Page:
Shakespeare's sources for the tragedy are the accounts of King Macbeth of Scotland, Macduff, and Duncan in Holinshed's Chronicles (1587), a history of England, Scotland and Ireland familiar to Shakespeare and his contemporaries. However, the story of Macbeth as told by Shakespeare bears little relation to real events in Scottish history, as Macbeth was an admired and able monarch.
In the backstage world of theatre, some believe that the play is cursed, and will not mention its title aloud, referring to it instead by such names as "the Scottish play". Over the centuries, the play has attracted some of the greatest actors in the roles of Macbeth and Lady Macbeth. It has been adapted to film, television, opera, novels, comic books, and other media.
The first act of the play opens amidst thunder and lightning with the Three Witches deciding that their next meeting shall be with Macbeth. In the following scene, a wounded sergeant reports to King Duncan of Scotland that his generals – Macbeth, who is the Thane of Glamis, and Banquo – have just defeated the allied forces of Norway and Ireland, who were led by the traitor Macdonwald. Macbeth, the King's kinsman, is praised for his bravery and fighting prowess.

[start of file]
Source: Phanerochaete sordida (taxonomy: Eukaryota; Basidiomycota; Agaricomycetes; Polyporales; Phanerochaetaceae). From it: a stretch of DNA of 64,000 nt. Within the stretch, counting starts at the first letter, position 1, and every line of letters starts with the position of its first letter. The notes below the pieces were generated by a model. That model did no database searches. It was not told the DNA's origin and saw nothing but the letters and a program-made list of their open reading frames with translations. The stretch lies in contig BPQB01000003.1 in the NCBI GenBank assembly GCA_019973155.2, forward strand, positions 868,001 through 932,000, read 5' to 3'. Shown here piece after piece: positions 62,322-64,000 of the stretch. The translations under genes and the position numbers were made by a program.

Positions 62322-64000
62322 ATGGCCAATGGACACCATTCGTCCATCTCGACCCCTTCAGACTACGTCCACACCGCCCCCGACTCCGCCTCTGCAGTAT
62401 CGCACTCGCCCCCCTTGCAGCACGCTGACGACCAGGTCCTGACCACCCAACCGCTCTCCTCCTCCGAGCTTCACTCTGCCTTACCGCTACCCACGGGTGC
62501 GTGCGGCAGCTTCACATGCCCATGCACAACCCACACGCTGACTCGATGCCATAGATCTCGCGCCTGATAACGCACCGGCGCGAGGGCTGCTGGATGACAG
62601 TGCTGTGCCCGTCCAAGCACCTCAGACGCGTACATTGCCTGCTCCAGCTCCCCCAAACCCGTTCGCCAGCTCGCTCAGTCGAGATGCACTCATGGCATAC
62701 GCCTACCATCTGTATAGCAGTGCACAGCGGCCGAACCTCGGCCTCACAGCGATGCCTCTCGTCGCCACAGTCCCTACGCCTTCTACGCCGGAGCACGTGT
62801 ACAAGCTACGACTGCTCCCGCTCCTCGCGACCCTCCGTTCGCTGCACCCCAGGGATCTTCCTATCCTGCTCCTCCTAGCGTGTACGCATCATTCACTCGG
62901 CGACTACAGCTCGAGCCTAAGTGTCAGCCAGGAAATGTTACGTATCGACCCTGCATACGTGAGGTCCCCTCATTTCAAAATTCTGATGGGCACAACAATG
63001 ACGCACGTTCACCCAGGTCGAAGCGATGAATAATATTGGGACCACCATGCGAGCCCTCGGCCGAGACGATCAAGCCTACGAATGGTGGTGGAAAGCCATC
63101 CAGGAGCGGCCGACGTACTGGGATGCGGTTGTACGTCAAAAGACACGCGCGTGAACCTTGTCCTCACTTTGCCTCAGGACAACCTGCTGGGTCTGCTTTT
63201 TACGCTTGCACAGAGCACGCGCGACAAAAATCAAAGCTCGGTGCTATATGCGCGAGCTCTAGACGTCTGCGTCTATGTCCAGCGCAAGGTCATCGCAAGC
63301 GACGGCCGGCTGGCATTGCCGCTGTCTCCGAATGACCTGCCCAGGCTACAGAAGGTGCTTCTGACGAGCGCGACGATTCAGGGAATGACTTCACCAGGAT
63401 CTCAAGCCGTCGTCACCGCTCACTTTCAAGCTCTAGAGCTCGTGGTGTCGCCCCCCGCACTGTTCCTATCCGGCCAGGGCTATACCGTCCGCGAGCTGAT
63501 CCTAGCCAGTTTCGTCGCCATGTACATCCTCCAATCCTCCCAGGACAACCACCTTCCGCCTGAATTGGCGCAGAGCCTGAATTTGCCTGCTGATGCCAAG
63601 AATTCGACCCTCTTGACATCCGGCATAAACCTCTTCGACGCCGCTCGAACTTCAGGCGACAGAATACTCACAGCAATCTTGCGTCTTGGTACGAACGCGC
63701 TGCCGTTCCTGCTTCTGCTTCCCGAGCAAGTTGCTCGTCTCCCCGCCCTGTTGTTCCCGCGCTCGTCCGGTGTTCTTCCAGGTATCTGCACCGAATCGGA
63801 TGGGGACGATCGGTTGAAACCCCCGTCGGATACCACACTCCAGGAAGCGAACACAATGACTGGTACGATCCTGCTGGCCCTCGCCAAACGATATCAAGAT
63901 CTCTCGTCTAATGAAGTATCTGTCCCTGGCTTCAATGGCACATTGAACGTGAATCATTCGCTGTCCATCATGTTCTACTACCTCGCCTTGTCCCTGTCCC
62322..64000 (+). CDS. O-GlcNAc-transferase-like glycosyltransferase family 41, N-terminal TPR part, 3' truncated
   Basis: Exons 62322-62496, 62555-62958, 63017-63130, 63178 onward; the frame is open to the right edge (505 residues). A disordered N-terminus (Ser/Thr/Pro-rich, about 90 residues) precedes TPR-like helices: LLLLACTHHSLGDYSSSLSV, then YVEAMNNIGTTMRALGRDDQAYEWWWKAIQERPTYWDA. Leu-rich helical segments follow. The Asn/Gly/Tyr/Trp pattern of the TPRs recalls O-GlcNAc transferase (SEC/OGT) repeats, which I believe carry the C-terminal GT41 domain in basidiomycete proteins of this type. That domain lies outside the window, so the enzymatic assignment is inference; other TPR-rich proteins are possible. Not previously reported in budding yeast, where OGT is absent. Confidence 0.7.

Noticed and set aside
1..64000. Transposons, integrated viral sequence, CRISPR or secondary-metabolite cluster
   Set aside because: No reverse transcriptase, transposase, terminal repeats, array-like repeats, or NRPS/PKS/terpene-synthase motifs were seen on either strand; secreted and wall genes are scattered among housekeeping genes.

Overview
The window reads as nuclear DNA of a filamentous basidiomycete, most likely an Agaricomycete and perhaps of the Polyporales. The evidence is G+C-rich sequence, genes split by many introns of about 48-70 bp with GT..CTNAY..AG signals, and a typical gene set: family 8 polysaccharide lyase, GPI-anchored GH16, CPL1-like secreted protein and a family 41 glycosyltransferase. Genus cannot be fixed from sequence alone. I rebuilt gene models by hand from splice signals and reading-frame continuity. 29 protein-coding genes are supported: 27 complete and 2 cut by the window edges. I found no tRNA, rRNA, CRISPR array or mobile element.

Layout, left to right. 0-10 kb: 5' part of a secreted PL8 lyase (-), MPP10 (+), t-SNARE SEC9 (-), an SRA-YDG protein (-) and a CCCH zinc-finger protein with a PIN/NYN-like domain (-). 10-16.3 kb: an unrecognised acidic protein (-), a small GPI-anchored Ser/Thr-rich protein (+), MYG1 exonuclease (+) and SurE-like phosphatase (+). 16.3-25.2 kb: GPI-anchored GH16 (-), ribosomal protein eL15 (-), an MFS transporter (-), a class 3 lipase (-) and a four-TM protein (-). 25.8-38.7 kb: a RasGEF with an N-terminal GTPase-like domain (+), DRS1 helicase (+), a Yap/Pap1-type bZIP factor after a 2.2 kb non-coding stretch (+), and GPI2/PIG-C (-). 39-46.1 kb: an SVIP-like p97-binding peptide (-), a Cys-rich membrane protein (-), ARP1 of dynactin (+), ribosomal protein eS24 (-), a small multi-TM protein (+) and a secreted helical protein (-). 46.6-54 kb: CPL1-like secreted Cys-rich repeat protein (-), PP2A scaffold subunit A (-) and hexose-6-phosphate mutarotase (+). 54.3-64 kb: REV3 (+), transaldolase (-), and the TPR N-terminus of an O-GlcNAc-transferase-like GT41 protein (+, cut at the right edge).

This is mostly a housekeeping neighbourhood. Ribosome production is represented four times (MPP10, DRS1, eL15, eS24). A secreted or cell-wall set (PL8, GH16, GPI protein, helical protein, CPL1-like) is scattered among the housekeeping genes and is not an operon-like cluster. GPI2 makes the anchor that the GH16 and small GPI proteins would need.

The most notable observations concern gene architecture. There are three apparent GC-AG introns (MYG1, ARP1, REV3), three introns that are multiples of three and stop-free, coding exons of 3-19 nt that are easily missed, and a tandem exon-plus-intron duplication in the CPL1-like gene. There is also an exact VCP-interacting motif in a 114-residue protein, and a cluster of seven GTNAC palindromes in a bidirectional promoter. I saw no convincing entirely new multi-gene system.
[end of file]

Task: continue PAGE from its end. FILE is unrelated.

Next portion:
The scene changes. Macbeth and Banquo enter, discussing the weather and their victory ("So foul and fair a day I have not seen"). As they wander onto a heath, the Three Witches enter, who have waited to greet them with prophecies. Even though Banquo challenges them first,... [continues]
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